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The K7RA Solar Update


Sunspots have been coming and going, and now this week they returned. The spots that returned didn't last long, though.

No sunspots were seen from January 31 through March 4, then from March 13-17, and again March 25-30. They returned on Sunday, March 31 but only lasted four days, through Wednesday, April 3. Sunspot numbers over that period were 14, 17, 18 and 17.

Average daily sunspot numbers declined from 16 in last week’s report to 9.4 this week. Average daily solar flux declined from 75.2 to 69.5. Average daily planetary A index rose from 3.7 to 8.4, while average middle latitude A index went from 3.9 to 7.3.

Predicted solar flux is 70 on April 5-11, 69 on April 12-13, 70 on April 14-22, then 69, 68, 69 and 69 on April 23-26, 70 on April 27 through May 7, 69 on May 8-10, and 70 on May 11-19.

Predicted planetary A index is 12, 10, 12 and 8 on April 5-8, 5 on April 9-11, then 15 and 8 on April 12-13, 5 on April 14-23, then 10, 8, 5, 8, 10 and 8 on April 24-29, 10 on April 30 through May 1, 8 on May 2-3, 10 on May 4, 5 on May 5-8, then 15 and 8 on May 9-10, and 5 on May 11-19.


In last week’s bulletin ARLP013 we presented a message from Dr. Tamitha Skov, WX6SWW in which she complained about overhyped space weather stories in the mainstream press. I think we may have seen another example this week from a British tabloid:

This was published on Wednesday when the planetary A index was slightly unsettled at 12, on Thursday it was 8, and predicted values of 12, 10, 12 and 8 follow on April 5-8 and 5 on April 9-10. This is not expected to cause blow outs of “electrical transformers and power stations,” as mentioned in the article, nor “leave people vulnerable to cancer”.

The story was picked up by another UK publication:

Note they quote predicting only “a minor stream of solar wind.”

The Washington Post also addressed this issue:


F.K. Janda, OK1HH sends us his geomagnetic activity forecast for the period April 5 until May 1, 2019.

Geomagnetic field will be:

Quiet on April 9, 14, 17-19,

Quiet to unsettled on April 5-8, 16, 20, 26,

Quiet to active on April (15, 21-23,) 24, 27-29, May 1

Unsettled to active on April (10 -) 11, 13, 25, 30

Active to disturbed April (12)

Solar wind will intensify on April (6,) 12-13, 15-16, (19-22,) 23-24, (25-30, May 1)

Parenthesis means lower probability of activity enhancement.


Mike Schaeffer, KA3JAW in Easton, Pennsylvania wrote on Thursday night: “Spring season high frequency band Es is slowly emerging out of its dormant state. On Friday, April 5, 0100 UTC (Thursday, April 4, 9:00 PM EDT local) I was monitoring the 11-meter Citizen Band (27 MHz) and noticed a swooshing, light fading condition on channel 28, which is normally inactive. Suddenly, like a flick of a light switch, Es emerged from the states of Georgia, Alabama, Louisiana. The average distance from Easton, Pennsylvania was about 1,000 miles. Activity lasted for a brief time of about ten minutes. This occurred one hour, 32 minutes after local sunset (7:28 PM). According to reports, the 10.7cm flux was 70.”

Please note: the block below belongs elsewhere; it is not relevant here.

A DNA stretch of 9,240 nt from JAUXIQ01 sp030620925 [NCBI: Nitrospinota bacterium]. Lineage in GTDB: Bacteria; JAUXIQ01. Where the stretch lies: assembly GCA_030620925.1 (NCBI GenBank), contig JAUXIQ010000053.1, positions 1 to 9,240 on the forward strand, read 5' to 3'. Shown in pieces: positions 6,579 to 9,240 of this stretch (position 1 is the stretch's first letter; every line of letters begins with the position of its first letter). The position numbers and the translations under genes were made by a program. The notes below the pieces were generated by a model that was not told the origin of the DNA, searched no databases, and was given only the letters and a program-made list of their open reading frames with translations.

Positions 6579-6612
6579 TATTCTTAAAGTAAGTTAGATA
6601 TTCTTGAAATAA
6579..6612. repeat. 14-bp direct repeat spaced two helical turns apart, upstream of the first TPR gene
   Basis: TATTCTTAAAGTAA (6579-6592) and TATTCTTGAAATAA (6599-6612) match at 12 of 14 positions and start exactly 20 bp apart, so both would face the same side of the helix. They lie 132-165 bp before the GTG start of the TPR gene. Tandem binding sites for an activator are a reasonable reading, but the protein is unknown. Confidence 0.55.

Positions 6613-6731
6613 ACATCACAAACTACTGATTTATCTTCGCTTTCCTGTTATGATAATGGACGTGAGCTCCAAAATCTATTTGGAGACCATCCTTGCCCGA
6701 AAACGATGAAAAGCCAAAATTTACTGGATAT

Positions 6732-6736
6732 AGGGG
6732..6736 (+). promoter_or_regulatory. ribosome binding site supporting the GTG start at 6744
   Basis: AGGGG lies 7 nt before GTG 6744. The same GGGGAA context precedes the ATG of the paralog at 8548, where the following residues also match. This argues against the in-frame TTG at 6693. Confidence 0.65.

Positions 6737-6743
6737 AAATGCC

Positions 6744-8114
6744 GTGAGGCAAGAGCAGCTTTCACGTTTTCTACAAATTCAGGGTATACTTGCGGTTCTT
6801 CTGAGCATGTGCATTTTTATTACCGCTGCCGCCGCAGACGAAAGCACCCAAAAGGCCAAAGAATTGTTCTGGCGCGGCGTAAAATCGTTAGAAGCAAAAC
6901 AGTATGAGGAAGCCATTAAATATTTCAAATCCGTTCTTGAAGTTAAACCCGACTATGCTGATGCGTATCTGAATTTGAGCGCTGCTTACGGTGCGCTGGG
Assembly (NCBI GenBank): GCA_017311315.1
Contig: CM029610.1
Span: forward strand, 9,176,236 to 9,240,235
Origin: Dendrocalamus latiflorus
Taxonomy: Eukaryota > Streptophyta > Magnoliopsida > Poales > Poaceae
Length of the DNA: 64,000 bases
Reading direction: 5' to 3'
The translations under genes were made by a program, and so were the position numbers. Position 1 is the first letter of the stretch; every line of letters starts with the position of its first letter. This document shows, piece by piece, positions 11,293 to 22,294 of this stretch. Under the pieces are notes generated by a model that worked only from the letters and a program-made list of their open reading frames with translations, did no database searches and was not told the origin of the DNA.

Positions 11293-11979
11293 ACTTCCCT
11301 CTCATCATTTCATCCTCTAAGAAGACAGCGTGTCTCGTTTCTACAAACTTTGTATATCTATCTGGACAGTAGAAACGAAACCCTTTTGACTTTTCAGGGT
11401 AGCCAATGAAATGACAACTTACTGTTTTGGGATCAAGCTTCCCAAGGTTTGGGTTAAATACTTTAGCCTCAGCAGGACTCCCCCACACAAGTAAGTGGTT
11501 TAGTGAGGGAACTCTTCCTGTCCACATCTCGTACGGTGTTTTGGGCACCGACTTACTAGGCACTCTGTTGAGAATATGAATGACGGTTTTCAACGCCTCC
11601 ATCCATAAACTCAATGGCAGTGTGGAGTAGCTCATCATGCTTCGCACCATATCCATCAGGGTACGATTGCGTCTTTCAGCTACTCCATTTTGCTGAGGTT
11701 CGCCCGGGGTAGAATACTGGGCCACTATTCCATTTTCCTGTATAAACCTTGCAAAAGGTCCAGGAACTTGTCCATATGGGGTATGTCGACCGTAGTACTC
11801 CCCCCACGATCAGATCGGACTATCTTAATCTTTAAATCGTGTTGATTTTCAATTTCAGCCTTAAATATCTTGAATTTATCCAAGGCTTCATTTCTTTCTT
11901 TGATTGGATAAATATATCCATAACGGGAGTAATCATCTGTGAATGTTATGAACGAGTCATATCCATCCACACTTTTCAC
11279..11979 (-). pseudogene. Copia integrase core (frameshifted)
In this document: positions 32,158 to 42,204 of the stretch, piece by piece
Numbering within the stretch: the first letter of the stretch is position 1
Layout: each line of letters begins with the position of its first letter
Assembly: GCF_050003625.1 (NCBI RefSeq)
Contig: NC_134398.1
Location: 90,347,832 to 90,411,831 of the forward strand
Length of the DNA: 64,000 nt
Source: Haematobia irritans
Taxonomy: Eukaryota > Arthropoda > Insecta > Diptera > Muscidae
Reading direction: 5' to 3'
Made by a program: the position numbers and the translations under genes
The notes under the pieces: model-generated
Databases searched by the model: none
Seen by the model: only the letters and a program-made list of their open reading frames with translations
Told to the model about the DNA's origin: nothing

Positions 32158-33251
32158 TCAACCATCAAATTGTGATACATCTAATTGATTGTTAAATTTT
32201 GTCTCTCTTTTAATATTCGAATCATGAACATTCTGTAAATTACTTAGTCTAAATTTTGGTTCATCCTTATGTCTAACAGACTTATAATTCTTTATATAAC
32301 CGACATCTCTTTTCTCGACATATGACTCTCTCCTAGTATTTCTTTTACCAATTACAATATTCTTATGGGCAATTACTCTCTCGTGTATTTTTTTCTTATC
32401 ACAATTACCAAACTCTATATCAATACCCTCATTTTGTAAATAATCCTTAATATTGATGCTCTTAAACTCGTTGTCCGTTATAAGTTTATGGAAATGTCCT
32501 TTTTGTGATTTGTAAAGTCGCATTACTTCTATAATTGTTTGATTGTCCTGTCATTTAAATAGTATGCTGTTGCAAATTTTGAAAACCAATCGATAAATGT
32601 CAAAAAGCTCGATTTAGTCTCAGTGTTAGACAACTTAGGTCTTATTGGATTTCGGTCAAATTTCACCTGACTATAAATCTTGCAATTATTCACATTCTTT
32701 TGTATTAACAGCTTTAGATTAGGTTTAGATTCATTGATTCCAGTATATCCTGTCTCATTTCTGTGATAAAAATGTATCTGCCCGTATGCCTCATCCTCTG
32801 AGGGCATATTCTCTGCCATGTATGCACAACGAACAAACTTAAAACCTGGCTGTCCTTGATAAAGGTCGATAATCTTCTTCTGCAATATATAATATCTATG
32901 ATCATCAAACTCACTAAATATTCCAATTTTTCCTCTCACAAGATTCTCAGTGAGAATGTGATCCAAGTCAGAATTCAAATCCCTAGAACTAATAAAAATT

Thanks to John Pieszcynski, W2FV of Trout Lake, Washington for his tip on problems with satellite debris during solar minimum, from Dr. Tony Phillips of


At 2345 UTC on Monday, April 1 Steve Sacco, NN4X in Florida sent this query about something I had otherwise heard nothing about: “Is there some kind of solar event going on?  I don't see anything of note at Several folks across the U.S. are hearing an extremely broad-band noise on 30 meters. I'm not able to peak it from any heading with my 2-element Yagi.”


Here is the latest video from Dr. Skov:


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For more information concerning radio propagation, see the ARRL Technical Information Service at For an explanation of numbers used in this bulletin, see

An archive of past propagation bulletins is at More good information and tutorials on propagation are at

Monthly propagation charts between four USA regions and twelve overseas locations are at

Instructions for starting or ending email distribution of ARRL bulletins are at

Sunspot numbers for March 28 through April 3, 2019 were 0, 0, 0, 14, 17, 18, and 17, with a mean of 9.4. 10.7 cm flux was 68.4, 68.8, 69.4, 69.5, 69.3, 70.8, and 70.6, with a mean of 69.5. Estimated planetary A indices were 11, 7, 4, 11, 8, 6, and 12, with a mean of 8.4. Middle latitude A index was 10, 6, 3, 9, 6, 5, and 12, with a mean of 7.3.





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